keywords = "neuropathic pain, Pain assessment, pain intensity, pain mechanisms, quantitative sensory testing",
author = "Fillingim, {Roger B.} and Loeser, {John D.} and Ralf Baron and Edwards, {Robert R.}",
year = "2016",
month = "9",
day = "1",
doi = "10.1016/j.jpain.2015.08.010",
language = "English (US)",
volume = "17",
pages = "T10--T20",
journal = "Journal of Pain",
issn = "1526-5900",
publisher = "Churchill Livingstone",
number = "9",

}

TY - JOUR

T1 - Assessment of Chronic Pain

T2 - Domains, Methods, and Mechanisms

AU - Fillingim, Roger B.

AU - Loeser, John D.

AU - Baron, Ralf

AU - Edwards, Robert R.

PY - 2016/9/1

Y1 - 2016/9/1

N2 - Accurate classification of chronic pain conditions requires reliable and valid pain assessment. Moreover, pain assessment serves several additional functions, including documenting the severity of the pain condition, tracking the longitudinal course of pain, and providing mechanistic information. Thorough pain assessment must address multiple domains of pain, including the sensory and affective qualities of pain, temporal dimensions of pain, and the location and bodily distribution of pain. Where possible, pain assessment should also incorporate methods to identify pathophysiological mechanisms underlying the pain. This article discusses assessment of chronic pain, including approaches available for assessing multiple pain domains and for addressing pathophysiological mechanisms. We conclude with recommendations for optimal pain assessment. Perspective Pain assessment is a critical prerequisite for accurate pain classification. This article describes important features of pain that should be assessed, and discusses methods that can be used to assess the features and identify pathophysiological mechanisms contributing to pain.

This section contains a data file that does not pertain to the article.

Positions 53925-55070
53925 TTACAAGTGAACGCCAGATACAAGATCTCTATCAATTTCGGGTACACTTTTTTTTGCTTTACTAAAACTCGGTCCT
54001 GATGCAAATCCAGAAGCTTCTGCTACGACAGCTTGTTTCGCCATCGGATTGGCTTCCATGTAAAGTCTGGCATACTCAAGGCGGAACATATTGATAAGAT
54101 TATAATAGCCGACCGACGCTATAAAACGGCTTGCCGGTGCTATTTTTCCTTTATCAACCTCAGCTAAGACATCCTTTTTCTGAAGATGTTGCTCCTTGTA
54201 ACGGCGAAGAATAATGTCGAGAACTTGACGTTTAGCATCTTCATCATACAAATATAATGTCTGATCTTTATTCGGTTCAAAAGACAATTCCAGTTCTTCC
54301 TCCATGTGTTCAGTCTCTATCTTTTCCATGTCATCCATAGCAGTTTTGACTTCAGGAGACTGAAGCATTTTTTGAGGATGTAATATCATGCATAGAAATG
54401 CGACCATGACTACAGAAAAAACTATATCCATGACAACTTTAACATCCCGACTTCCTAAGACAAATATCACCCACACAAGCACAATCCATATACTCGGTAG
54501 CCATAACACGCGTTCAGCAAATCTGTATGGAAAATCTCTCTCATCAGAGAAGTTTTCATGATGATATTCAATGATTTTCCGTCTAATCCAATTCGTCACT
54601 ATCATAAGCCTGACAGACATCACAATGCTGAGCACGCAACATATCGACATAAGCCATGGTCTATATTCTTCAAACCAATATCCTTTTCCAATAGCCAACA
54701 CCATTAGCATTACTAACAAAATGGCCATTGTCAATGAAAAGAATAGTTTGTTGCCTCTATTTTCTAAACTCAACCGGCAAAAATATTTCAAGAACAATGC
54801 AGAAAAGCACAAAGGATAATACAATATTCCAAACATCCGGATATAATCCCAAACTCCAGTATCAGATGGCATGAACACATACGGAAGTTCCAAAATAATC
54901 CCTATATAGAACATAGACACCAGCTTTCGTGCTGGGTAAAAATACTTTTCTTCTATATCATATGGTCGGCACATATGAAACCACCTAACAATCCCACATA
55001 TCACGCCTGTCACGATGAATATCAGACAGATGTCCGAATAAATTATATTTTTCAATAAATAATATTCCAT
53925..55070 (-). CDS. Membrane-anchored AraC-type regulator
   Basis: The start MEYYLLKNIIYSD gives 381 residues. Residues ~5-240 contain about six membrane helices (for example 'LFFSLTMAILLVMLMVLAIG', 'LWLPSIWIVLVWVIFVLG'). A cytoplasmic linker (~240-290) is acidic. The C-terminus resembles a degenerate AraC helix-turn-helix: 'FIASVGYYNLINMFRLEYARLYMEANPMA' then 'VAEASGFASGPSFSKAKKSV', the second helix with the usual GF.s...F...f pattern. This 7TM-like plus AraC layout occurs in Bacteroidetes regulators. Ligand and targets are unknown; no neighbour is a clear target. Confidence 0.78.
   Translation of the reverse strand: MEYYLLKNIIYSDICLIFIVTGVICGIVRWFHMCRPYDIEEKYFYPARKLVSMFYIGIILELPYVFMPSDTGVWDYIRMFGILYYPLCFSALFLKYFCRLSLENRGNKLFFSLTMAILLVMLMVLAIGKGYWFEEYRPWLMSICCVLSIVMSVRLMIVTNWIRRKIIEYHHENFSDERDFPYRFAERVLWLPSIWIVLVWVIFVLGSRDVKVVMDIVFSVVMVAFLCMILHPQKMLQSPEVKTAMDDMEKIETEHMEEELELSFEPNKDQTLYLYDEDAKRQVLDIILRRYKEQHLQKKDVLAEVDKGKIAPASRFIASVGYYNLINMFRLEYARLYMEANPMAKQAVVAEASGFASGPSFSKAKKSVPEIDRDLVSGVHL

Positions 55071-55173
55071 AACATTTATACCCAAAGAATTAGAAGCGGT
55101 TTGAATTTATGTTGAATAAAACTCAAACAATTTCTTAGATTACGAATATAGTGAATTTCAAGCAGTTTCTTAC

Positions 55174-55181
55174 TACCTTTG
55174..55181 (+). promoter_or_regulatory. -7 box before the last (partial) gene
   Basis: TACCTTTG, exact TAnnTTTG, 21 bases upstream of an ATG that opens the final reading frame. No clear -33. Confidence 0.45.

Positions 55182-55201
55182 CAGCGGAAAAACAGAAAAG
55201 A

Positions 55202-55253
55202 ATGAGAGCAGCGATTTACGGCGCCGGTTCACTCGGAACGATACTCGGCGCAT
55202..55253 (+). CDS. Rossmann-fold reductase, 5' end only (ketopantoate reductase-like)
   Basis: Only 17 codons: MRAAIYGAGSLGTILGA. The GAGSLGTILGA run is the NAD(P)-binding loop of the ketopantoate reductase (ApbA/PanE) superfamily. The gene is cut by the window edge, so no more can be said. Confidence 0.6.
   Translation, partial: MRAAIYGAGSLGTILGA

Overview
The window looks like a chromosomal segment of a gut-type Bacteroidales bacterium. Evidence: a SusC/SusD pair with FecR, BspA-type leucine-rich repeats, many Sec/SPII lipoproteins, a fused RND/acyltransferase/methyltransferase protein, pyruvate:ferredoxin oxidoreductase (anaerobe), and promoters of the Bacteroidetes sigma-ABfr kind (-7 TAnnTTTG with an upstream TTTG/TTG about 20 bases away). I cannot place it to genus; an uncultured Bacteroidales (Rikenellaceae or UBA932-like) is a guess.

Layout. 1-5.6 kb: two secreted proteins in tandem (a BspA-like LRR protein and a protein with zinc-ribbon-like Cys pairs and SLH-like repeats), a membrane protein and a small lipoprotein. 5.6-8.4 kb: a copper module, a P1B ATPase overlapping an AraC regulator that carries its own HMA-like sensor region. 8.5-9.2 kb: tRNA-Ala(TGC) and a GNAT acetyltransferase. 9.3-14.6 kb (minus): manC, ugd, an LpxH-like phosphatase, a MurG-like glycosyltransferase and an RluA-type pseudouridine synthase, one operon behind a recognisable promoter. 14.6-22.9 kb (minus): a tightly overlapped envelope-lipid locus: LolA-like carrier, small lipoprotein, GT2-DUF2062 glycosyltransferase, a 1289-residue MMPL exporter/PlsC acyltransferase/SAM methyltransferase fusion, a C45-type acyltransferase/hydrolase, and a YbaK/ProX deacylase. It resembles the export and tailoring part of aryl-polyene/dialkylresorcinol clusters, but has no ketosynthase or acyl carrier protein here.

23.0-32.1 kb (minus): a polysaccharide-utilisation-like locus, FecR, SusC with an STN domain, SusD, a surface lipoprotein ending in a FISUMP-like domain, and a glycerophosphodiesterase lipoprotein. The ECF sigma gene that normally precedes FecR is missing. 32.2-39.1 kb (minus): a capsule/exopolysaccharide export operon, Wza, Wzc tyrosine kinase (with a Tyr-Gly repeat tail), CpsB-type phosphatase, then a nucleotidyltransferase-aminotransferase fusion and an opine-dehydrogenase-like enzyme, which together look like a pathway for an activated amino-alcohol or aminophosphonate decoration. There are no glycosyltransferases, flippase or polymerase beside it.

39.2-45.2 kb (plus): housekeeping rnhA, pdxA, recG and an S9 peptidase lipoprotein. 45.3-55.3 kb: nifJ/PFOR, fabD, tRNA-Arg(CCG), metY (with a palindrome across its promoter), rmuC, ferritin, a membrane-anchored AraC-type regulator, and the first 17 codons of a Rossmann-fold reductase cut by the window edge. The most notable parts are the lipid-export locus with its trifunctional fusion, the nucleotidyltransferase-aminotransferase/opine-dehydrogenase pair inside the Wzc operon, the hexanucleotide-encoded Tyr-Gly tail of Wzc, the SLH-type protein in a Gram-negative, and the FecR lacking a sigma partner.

AB - Accurate classification of chronic pain conditions requires reliable and valid pain assessment. Moreover, pain assessment serves several additional functions, including documenting the severity of the pain condition, tracking the longitudinal course of pain, and providing mechanistic information. Thorough pain assessment must address multiple domains of pain, including the sensory and affective qualities of pain, temporal dimensions of pain, and the location and bodily distribution of pain. Where possible, pain assessment should also incorporate methods to identify pathophysiological mechanisms underlying the pain. This article discusses assessment of chronic pain, including approaches available for assessing multiple pain domains and for addressing pathophysiological mechanisms. We conclude with recommendations for optimal pain assessment. Perspective Pain assessment is a critical prerequisite for accurate pain classification. This article describes important features of pain that should be assessed, and discusses methods that can be used to assess the features and identify pathophysiological mechanisms contributing to pain.

KW - neuropathic pain

KW - Pain assessment

KW - pain intensity

KW - pain mechanisms

KW - quantitative sensory testing

UR - http://www.scopus.com/inward/record.url?scp=84992220735&partnerID=8YFLogxK

UR - http://www.scopus.com/inward/citedby.url?scp=84992220735&partnerID=8YFLogxK

U2 - 10.1016/j.jpain.2015.08.010

DO - 10.1016/j.jpain.2015.08.010

M3 - Review article

C2 - 27586827

AN - SCOPUS:84992220735

VL - 17

SP - T10-T20

JO - Journal of Pain

JF - Journal of Pain

SN - 1526-5900

IS - 9

ER -